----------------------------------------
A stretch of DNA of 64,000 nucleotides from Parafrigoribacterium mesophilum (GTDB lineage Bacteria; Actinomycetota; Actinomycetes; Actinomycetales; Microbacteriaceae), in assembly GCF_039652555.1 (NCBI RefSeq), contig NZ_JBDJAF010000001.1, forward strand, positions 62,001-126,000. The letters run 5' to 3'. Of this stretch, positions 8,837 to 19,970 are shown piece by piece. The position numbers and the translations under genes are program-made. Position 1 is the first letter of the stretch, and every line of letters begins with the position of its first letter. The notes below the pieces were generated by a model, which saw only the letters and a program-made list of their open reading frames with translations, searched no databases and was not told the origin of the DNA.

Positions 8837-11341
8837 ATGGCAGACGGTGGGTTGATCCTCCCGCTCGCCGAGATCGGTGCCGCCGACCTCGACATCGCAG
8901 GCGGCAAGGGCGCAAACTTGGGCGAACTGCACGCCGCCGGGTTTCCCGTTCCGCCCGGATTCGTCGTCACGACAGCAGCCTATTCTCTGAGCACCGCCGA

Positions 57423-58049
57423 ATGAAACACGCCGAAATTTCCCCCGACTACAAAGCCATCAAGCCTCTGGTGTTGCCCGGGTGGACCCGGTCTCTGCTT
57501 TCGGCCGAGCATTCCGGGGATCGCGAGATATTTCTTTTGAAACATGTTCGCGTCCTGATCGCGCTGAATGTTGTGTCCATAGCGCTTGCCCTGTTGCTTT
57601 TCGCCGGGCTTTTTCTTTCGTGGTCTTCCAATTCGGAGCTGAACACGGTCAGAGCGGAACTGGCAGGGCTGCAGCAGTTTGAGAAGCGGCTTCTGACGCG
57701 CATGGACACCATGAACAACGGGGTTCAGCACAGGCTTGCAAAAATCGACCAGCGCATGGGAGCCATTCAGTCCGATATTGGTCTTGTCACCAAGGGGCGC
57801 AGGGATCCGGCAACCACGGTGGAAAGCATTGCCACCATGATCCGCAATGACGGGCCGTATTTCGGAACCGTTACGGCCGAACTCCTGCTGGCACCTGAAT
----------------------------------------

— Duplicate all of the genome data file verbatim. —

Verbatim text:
A stretch of DNA of 64,000 nucleotides from Parafrigoribacterium mesophilum (GTDB lineage Bacteria; Actinomycetota; Actinomycetes; Actinomycetales; Microbacteriaceae), in assembly GCF_039652555.1 (NCBI RefSeq), contig NZ_JBDJAF010000001.1, forward strand, positions 62,001-126,000. The letters run 5' to 3'. Of this stretch, positions 8,837 to 19,970 are shown piece by piece. The position numbers and the translations under genes are program-made. Position 1 is the first letter of the stretch, and every line of letters begins with the position of its first letter. The notes below the pieces were generated by a model, which saw only the letters and a program-made list of their open reading frames with translations, searched no databases and was not told the origin of the DNA.

Positions 8837-11341
8837 ATGGCAGACGGTGGGTTGATCCTCCCGCTCGCCGAGATCGGTGCCGCCGACCTCGACATCGCAG
8901 GCGGCAAGGGCGCAAACTTGGGCGAACTGCACGCCGCCGGGTTTCCCGTTCCGCCCGGATTCGTCGTCACGACAGCAGCCTATTCTCTGAGCACCGCCGA

Positions 57423-58049
57423 ATGAAACACGCCGAAATTTCCCCCGACTACAAAGCCATCAAGCCTCTGGTGTTGCCCGGGTGGACCCGGTCTCTGCTT
57501 TCGGCCGAGCATTCCGGGGATCGCGAGATATTTCTTTTGAAACATGTTCGCGTCCTGATCGCGCTGAATGTTGTGTCCATAGCGCTTGCCCTGTTGCTTT
57601 TCGCCGGGCTTTTTCTTTCGTGGTCTTCCAATTCGGAGCTGAACACGGTCAGAGCGGAACTGGCAGGGCTGCAGCAGTTTGAGAAGCGGCTTCTGACGCG
57701 CATGGACACCATGAACAACGGGGTTCAGCACAGGCTTGCAAAAATCGACCAGCGCATGGGAGCCATTCAGTCCGATATTGGTCTTGTCACCAAGGGGCGC
57801 AGGGATCCGGCAACCACGGTGGAAAGCATTGCCACCATGATCCGCAATGACGGGCCGTATTTCGGAACCGTTACGGCCGAACTCCTGCTGGCACCTGAAT